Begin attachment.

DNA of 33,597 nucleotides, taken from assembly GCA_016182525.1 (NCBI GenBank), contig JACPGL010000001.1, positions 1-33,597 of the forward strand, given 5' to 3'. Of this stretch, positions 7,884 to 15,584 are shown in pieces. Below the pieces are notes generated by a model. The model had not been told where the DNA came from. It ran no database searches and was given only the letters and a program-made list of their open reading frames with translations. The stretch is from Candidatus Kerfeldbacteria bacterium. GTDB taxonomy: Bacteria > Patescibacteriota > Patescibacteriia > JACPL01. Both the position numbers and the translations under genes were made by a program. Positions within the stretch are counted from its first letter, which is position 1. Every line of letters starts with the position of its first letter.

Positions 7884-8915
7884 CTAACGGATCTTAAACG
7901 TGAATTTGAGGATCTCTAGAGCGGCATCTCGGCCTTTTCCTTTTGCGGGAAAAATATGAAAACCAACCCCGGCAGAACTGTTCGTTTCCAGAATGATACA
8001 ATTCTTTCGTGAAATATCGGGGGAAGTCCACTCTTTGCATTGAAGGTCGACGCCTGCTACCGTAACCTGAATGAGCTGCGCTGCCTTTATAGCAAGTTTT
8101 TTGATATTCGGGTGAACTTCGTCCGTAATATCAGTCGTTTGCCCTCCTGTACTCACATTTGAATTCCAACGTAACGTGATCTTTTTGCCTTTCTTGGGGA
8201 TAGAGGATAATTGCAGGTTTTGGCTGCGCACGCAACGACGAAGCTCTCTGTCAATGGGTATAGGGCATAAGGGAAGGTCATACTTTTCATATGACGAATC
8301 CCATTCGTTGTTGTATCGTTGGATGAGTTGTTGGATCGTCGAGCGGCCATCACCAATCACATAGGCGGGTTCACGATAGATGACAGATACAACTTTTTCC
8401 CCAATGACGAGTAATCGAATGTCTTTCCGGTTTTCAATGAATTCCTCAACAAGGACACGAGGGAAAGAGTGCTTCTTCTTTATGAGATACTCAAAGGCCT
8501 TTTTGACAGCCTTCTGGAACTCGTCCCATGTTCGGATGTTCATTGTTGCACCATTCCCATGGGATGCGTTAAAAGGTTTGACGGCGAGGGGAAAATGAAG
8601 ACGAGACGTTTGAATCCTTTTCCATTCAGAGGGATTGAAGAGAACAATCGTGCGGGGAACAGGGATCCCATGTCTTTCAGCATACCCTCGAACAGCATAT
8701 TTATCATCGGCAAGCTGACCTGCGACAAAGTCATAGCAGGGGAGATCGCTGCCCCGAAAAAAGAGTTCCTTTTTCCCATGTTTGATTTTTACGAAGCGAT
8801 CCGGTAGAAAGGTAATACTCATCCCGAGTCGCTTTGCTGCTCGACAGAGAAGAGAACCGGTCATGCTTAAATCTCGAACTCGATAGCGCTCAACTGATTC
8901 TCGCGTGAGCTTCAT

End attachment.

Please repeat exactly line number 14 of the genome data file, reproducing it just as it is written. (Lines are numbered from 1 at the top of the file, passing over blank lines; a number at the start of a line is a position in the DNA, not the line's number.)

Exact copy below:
8901 TCGCGTGAGCTTCAT